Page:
Diurnal Corrected QT Interval and QT Dispersion Variation in Non-Alcoholic Cirrhotic Patients and Healthy Control: A Case-Control Study, Iran

AUTHORS

Taghi Amiriani 1 , Vahid Khori 2 , * , Ali Davarian 2 , Niloofar Rajabli 1 , Mahsa Niknam 2 , Sima Besharat ORCID 1 , ** , Shabbou Bahramian 2 , Ahmad Shirafkan 2

1 Golestan Research Center of Gastroenterology and Hepatology, Golestan University of Medical Sciences, Gorgan, Iran

2 Ischemic Disorders Research Center, Golestan University of Medical Sciences, Gorgan, Iran

Corresponding Authors:

How to Cite: Amiriani T, Khori V, Davarian A, Rajabli N, Niknam M, et al. Diurnal Corrected QT Interval and QT Dispersion Variation in Non-Alcoholic Cirrhotic Patients and Healthy Control: A Case-Control Study, Iran, Shiraz E-Med J. 2020 ; 21(9):e97542. doi: 10.5812/semj.97542.

ARTICLE INFORMATION

Shiraz E-Medical Journal: 21 (9); e97542
Published Online: August 24, 2020
Article Type: Research Article
Received: February 4, 2020
Revised: April 21, 2020
Accepted: April 30, 2020
Crossmark
Crossmark
CHECKING
READ FULL TEXT

Abstract

Background: Cirrhosis could lead to a long corrected QT (QTc) interval in a subgroup of patients, but there are spare data on its diurnal variation.

Objectives: The present study aimed to determine the diurnal variation of QTc interval and its relationship to heart rate and blood pressure variation during 24-hour Holter-monitoring in non-alcoholic cirrhosis in comparison with the healthy controls.

Methods: The study population comprised 15 patients with non-alcoholic cirrhosis and 15 healthy subjects, undergoing 24-hour electrocardiogram (ECG), heart rate, and blood pressure monitoring. The mean QT interval, mean QTc, maximum and minimum QT, QT dispersion (QT disp), heart rate, and mean arterial blood pressure were measured for each person for 24 hours. Liver stiffness measurement (LSM) was performed by FibroScan® 502 machine (EchoSense, Paris, France, 5 MHz). The results were demonstrated as percentages and mean ± SD. P value ≤ 0.05 was considered significant.

Results: Mean QTc was significantly higher in cirrhosis (438 ms) than healthy controls (401.7 ms) (P = 0.03). The mean heart rate was significantly different in cirrhotic patients (79.6 ± 2.9/bpm) compared to healthy controls (72.47 ± 2.0/bpm) (P = 0.05).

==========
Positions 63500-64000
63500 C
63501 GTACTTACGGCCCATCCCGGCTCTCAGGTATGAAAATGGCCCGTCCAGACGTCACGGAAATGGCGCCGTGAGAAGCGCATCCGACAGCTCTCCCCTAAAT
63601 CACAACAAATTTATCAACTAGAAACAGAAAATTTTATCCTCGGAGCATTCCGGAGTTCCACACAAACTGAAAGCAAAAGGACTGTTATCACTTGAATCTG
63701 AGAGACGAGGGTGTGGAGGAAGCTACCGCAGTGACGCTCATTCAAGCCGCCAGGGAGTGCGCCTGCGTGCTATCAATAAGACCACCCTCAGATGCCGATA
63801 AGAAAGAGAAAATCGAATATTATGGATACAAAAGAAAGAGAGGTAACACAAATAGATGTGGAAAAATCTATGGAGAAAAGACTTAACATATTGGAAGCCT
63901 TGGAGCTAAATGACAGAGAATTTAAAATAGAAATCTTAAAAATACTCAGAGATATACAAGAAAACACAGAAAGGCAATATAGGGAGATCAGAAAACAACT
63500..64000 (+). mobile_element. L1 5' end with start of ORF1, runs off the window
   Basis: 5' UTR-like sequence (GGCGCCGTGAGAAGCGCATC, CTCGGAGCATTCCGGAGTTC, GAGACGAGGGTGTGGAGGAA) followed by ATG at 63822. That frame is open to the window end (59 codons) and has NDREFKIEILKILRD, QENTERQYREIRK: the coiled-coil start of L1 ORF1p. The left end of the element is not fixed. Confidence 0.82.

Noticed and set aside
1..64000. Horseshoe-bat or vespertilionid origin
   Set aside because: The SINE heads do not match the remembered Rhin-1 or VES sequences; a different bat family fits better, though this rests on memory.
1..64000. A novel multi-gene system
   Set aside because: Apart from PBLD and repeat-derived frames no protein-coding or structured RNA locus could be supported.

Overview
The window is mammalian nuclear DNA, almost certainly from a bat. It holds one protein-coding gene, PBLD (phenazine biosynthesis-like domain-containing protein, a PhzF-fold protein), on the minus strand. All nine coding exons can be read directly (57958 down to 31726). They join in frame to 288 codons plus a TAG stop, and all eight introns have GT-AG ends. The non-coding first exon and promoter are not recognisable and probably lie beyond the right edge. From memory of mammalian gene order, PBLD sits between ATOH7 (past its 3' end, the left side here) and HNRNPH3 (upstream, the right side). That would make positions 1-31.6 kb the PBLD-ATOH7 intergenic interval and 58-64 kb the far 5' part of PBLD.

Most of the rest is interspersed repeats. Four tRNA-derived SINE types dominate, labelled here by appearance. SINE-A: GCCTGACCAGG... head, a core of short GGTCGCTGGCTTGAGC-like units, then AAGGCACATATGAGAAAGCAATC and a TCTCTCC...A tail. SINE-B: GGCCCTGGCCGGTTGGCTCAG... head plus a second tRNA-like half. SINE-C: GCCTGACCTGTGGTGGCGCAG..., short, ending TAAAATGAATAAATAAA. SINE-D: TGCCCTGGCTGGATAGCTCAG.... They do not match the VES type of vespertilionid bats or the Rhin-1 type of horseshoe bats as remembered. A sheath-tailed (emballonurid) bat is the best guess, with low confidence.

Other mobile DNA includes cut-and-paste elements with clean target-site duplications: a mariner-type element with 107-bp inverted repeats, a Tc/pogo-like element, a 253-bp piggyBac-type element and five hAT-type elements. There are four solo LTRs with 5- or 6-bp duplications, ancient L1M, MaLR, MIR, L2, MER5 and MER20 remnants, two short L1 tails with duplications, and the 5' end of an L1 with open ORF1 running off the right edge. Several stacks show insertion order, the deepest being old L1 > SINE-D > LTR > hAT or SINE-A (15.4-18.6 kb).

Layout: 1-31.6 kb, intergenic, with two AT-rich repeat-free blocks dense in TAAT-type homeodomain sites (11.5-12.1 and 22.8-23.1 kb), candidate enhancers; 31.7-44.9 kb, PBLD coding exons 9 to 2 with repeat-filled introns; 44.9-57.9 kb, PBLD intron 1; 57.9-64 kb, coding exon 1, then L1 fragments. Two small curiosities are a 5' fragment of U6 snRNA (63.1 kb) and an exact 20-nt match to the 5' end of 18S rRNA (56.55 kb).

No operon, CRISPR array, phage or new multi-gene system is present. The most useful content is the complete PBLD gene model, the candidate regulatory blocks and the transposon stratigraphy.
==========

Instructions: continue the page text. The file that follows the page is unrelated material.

Conclusions: In this study, QTc was prolonged and increased with the severity of cirrhosis, and its diurnal variation in cirrhosis was different from healthy subjects.

1. Background

Cirrhosis, the consequence of chronic liver damage, is associated with cardiovascular abnormalities, including an increase in cardiac output, a decrease in arterial pressure, and total peripheral resistance. An increased systolic, diastolic function and electrophysiological abnormality such as QT prolongation is reported in cirrhotic patients (1, 2). Recent developments in techniques and precise measurement of cardiovascular variables could determine the anomalies in cirrhosis. “Cirrhotic cardiomyopathy” has been clinically defined by an expert group in 2006 as increased or normal left ventricular systolic contractility at rest, decreased systolic contraction, or diastolic relaxation in stress conditions such as pharmacologic, physiologic and surgical stresses, and cardiac electrical abnormalities (2).

Cardiac electrophysiological abnormalities have not yet been completely understood in cirrhotic patients. Although common physiological modifications such as autonomic neuropathy have been considered as a probable cause of QTc prolongation (3), the exact cause in cirrhosis has not been clarified. It commonly occurs in chronic liver disease and affects ventricular repolarization and QT interval. The association of QTc prolongation and cardiac arrhythmia with enhanced mortality rate could be caused by cardiac disease, electrolyte abnormalities, and many regular medicines (cisapride, phenothiazines, erythromycin, trimethprime, sulfamethoazole, tricyclic anti-depressants, and quinidine) (4, 5).

Earlier studies had reported the QT prolongation in alcoholic cirrhotic patients. However, subsequent studies have shown QT prolongation in almost all causes of cirrhosis (viral and non-viral). Although the QT prolongation could be affected by the severity of cirrhosis (Child-Pugh score) and plasma norepinephrine (a marker of sympathetic nervous system activity) concentration, but it also occurs in well-compensated cirrhosis (3). Commonly, sympathetic activity leads to decreased QT interval, but in cirrhosis, it results in QT prolongation (6). Moreover, QT prolongation can be associated with ventricular arrhythmias such as Torsade de Pointes (3) and altered repolarization in ventricles, which is accordingly a part of cirrhotic cardiomyopathy (1).

2. Objectives

The present study was designed to evaluate the diurnal QTc the changes in non-alcoholic cirrhosis compared to the healthy controls, and its relationship to cardiovascular factors such as heart rate and blood pressure to provide a more accurate evaluation of cardiac electrophysiologic abnormalities.

3. Methods

3.1. Study Population